As the COVID-19 pandemic rages on, equitable, high-value care is more necessary than ever given that the pandemic continues to disproportionately impact Black people and communities of color. Black Americans are dying at twice the rate for their white counterparts. Clearly, there is work to do to achieve high-value care, defined by the Institute of Medicine as “the best care for the patient, with the optimal result for the circumstances, delivered at the right price.”
In a recent AcademyHealth webinar, experts presented their thoughts on a key component of progress needed to advance high-value care: equity. Speakers Soma Saha, founder and executive lead of Well-Being and Equity (WE) in the World, and Dawn Johnson, Founder and CEO of DHJ Services, emphasized the need to address the history of inequity embedded within our health system and to ensure equitable care is being delivered by a diverse workforce who understand how to use data to improve interventions and advance equity.
Addressing Inequities to Deliver High-Value Care
A key theme of the webinar was that clinicians need to address structural barriers and other social issues, including poverty and racism, when delivering care. Presenter Soma Saha discussed her experience screening for social determinants of health at Cambridge Health Alliance, which revealed that more than half their patients spoke a language other than English and at least 80 percent were on public insurance. It was clear they needed to change the way they delivered care and center equity to improve health outcomes.
Saha also noted that addressing diabetes and prediabetes in the community required her to look beyond the information included in a patient’s health record. She highlighted a correlation between impoverished areas and the eventual development of prediabetes and premature mortality, pointing to the interplay between one’s income bracket and health and well-being.
Saha outlined how inequities in care are rooted in a history of structural racism, redlining, and lack of access to community infrastructure, including jobs, parks and other healthy spaces, and even clean water. The impact of this legacy has been exacerbated by the current pandemic, specifically regarding communities facing unemployment due to COVID-19, and who may lack access to testing and treatment, as well as clean water for hand washing.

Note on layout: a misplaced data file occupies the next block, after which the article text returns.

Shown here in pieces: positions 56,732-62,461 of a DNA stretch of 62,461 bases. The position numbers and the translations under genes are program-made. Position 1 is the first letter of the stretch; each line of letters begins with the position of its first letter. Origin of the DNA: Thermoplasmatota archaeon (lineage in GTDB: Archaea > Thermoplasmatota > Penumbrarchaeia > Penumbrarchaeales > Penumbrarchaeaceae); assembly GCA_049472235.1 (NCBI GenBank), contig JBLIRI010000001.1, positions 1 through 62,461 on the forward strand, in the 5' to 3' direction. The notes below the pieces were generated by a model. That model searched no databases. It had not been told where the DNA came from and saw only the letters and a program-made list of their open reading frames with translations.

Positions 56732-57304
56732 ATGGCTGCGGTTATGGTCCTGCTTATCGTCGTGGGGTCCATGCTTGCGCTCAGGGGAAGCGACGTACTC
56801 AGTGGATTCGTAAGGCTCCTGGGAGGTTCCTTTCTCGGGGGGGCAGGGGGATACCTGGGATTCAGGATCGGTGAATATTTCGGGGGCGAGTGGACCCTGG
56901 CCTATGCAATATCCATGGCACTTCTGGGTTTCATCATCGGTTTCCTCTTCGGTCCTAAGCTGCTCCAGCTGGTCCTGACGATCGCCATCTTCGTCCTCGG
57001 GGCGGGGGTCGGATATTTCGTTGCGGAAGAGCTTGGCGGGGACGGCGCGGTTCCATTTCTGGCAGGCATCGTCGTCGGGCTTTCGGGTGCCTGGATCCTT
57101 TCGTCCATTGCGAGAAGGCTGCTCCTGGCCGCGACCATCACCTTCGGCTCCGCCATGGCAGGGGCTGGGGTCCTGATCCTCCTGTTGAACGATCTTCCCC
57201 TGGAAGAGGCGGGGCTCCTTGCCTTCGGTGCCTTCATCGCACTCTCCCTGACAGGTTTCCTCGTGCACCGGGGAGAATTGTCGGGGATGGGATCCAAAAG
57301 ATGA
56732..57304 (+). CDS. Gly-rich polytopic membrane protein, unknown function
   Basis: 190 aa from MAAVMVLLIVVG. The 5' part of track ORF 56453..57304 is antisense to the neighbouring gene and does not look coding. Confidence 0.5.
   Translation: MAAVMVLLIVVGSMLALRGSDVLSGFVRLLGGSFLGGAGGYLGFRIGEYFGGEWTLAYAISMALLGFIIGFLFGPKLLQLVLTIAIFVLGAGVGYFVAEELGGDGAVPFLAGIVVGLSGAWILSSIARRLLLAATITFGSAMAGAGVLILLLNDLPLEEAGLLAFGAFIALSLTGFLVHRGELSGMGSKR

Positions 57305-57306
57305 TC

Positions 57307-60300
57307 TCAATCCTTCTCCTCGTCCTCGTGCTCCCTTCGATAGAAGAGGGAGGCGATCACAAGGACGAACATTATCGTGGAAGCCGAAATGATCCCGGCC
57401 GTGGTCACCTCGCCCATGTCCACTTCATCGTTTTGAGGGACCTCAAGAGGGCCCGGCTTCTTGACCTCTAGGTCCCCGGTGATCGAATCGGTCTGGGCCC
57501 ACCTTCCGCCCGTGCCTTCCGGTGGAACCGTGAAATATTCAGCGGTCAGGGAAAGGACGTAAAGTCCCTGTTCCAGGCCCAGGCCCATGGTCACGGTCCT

She concluded that care providers must consider how factors such as race, geography, income level and others interact with one’s health and experience of the health care system, as well as the disproportionate effects of COVID-19 on vulnerable communities.
Importance of Diversifying the Health Care Workforce
Presenter Dawn Johnson highlighted one effective way to address these inequalities: creating a diverse workforce so patients receive health care from professionals who look like the community they are treating. If patients believe their practitioner has a bias or attitude, it creates a lack of trust between the patient and provider, she said. Johnson noted that trust is often more easily built when a caregiver looks like you and/or understands your culture and background. According to Kaiser Health News, Black Americans are more likely to “seek out Black providers because they’ve experienced cultural indifference or mistreatment in the health system.” However, Johnson noted during her presentation, minority groups almost never get to receive care from culturally similar health care providers. This lack of diverse care contributes to low-value care.
Further, Johnson highlighted that this lack of diversity in the health profession could have long-term impacts on the field by creating future doctor shortages. She noted that people of color are less likely to pursue a profession in health care due to the lack of diversity in the field. As Johnson stated: “I cannot be what I cannot see.”
Using Data to Improve Interventions to Advance Equity
Lastly, presenters highlighted how the use of data could improve interventions to advance equity. Johnson noted the important first step of using data to understand both your community and your health care organization. For example, not everyone collects race, ethnicity, language, and disability data from their patients, workforce, and community. And even when organizations have this data, they often don’t know how to leverage it to create policies and programs that improve care, she noted. In order to measure equity and understand the structures organizations are working within, data must be used and distributed. Additional training and having a diverse workforce will help to breakdown barriers to data collection.
Saha noted the importance of looking at the structural factors in addition to individual-level data. Health service researchers and practitioners have the opportunity to “think fundamentally differently about who, and how we define value and how we create value.” And instead of looking at just race in data, researchers and practitioners should examine health outcomes, partner with those who experienced inequities, and consider how structural factors, including race, resulted in such outcomes in the first place.
Listen to the full webinar here.
The webinar described in this post was presented as part of the AcademyHealth, ABIM Foundation, and Donaghue Foundation Research Community on Low-Value-Care, a professional hub for stakeholders working to eliminate Low-Value Care.